30. Ha! Ha! Ha! (as opposed to 'Ha ha ha' - which means something completely different!) And now you channel Ajit also! I think I will do a Top Ten Ajit post, just for that!

  31. Yes, Pyaar kiye jaa was the one with Mehmood trying to get his father (played by Om Prakash) to fund the debut film of Wah! Wah! Production. :-) One of the few films in which I've actually really enjoyed Mehmood's comedy. And this scene from the film is delightful:


    When I reviewed this film, I was told that it's a remake (by the same film-maker who made the original) of a film called Kadalikka Neramillai.

  32. Ek Thi Ladki becomes a little melodramatic towards the end, but Dholak is funny all through - and Meena Shorey and Ajit make a great couple! :-)

  33. YES!!!!!!!!!!!!!
    that would be a ver ynice X'mas-New Year-Sankranti present for your readers & fans!

  34. I knew the Kadhalikka Neramillai remake; just wasn't sure if it was called Pyar Kiye Jaa. And yes, I loved that film and remember chuckling through the scene you posted. I loved how Om Prakash falls for that script narration! Thanks for refreshing my memory!

  35. You flatter me! :) Let me see which ones I have here, and I'll put them up as soon as I have time.

  36. Yes, Lakhon Ki Baat was the same one. Pretty hilarious! And what about Dillagi? Can't recollect if I have seen it..

    You must the only one of a generation not to have seen that movie. Not been inclined to watch it so far; remember the 'masala film' aversion!

    C'mon, put in a few regional lists once a while to satisfy us also! Did not realize till I re-read my comment that I had written Seetha/Geetha with that extra 'h'...

  37. The opening line of the 2nd para was quoting you; did not get the italics in the comment.

  38. I did so, for you. :) I wish blogger would give us the option to have threaded comments, and text formatting so we do not have to depend on outside sources for this. :((

  39. Dillagi was a sweet movie - both Hema and Dharmendra play college professors in a small town. If you haven't seen it already, watch it

  40. I can name some really funny bengali ones. Like Mahapurush from Kaapurush O Mahapurush, Parash Pathar, Golpo Holeo Shotti, Srimaan Prithviraj etc

  41. Hurrah!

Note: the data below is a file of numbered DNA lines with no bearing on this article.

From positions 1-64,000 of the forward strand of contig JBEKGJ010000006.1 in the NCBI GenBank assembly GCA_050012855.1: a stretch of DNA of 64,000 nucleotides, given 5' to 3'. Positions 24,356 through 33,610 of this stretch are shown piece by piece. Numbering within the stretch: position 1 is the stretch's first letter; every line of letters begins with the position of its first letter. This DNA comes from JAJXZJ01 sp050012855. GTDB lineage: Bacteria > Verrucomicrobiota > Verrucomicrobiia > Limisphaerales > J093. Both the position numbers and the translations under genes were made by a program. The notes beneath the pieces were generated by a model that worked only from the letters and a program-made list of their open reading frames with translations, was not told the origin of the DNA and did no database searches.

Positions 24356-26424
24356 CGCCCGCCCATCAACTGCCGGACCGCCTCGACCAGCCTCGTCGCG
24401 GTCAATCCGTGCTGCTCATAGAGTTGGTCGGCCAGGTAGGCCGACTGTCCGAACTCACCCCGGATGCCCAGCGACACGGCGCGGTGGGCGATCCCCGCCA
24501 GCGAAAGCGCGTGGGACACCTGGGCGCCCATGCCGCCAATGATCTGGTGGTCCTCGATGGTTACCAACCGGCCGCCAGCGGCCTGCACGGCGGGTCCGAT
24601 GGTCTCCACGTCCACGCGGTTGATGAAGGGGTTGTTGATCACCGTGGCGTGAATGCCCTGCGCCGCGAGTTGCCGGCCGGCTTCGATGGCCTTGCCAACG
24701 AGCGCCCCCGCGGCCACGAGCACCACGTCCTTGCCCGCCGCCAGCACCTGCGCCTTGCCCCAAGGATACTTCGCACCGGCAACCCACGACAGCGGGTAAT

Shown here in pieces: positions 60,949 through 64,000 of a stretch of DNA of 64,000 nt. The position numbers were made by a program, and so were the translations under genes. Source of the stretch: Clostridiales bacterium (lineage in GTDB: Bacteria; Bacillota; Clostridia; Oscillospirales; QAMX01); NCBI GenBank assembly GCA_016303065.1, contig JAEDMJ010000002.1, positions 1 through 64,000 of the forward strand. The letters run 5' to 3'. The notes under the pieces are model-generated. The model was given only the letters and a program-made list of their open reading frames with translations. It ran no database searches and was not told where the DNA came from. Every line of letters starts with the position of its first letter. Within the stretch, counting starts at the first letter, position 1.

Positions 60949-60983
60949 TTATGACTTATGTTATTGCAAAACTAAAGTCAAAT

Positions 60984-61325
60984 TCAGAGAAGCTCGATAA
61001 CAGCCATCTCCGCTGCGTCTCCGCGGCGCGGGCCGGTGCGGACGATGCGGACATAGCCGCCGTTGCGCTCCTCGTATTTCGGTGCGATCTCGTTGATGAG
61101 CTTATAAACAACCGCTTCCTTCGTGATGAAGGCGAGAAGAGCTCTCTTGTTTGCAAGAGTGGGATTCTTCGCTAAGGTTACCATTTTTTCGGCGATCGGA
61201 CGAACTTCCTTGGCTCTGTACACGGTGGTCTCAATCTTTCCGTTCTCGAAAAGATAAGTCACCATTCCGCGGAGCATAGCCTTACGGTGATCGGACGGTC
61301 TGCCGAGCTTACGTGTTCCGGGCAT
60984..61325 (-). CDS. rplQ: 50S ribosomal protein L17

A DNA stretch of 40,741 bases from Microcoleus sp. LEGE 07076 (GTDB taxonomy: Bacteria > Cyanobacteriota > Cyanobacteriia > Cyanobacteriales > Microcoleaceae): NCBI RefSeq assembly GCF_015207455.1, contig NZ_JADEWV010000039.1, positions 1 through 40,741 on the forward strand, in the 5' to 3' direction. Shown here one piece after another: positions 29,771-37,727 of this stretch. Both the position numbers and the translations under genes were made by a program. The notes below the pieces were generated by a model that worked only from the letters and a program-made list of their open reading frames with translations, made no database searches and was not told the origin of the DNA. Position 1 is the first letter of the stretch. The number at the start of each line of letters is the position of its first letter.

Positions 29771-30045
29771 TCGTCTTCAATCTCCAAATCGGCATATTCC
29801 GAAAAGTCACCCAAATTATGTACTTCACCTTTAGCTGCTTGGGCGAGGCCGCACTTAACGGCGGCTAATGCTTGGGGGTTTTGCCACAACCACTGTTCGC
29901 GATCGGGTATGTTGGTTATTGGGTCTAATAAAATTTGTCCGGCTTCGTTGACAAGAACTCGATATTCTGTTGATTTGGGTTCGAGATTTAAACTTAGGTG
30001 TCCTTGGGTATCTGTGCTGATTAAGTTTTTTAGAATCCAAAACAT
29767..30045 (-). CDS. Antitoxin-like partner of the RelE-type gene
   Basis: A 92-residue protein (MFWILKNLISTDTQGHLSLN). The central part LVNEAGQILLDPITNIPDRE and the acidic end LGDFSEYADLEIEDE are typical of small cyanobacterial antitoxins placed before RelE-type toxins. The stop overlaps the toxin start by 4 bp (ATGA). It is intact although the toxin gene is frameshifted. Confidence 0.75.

*dances round in circles*

  42. I need to source these, pronto. :) Apart from Ray (Rai?)'s films, I have seen some Bengali films. Firstly, it is hard for me to get the DVDs. Secondly, unless someone recommends the film, I wouldn't know how good it was. I saw Agantuk and loved it - Utpal Dutt was so good in it (when is he not good?)

    Someone recently told me of a movie called Memories in March - which I must see.

  43. Hi Anu,
    Lovely list of comedies. I really loved some of Basu chaterjee's movies. One of them was "Safed Jhoot" with Vinod Mehra and Mithu Mukherjee. Hamari Bahu Alka, Khatta Meetha were other movies that I loved.

  44. Thanks for dropping by, Chitrapatsangeet. :) (Nice handle, by the way :) I haven't seen Safed Jhoot (*goes off to put *that* on the to-watch list*), but yes, both Khatta Meetha and Hamari Bahu Alka were great to watch.

  45. Thanks Anu. :)
    Here is my blog-http://chitrapatsangeet.wordpress.comKarthik

  46. Karthik, nice to know your name, by the way. :) Am going off right now to take a look at your blog.

  47. If you haven't seen it,I'd recommend"Peecha Karo", an enormously funny movie, but sadly, a film that barely created ripples. To a devoted band, it is the funniest Hindi movie ever made... and even though I felt it could have done with about an hour lesser, it is still up there. Farooque Shaikh, Amjad, Rajendranath, Ravi Baswani, Satish Shah, Anupam Kher. Lots of takeoffs and inside jokes on Bollywood.

  48. I have heard about this! But sadly, haven't been able to get my hands on it. :( Is this the film which had 'passwords' like Kutte ne billi se bow and billi ne kutte se miaow (If not, which was that film??)

  49. Like all in your list except Andaz Apna Apna - couldn't watch more than 10 mins of this movie.

    Happy new year 2012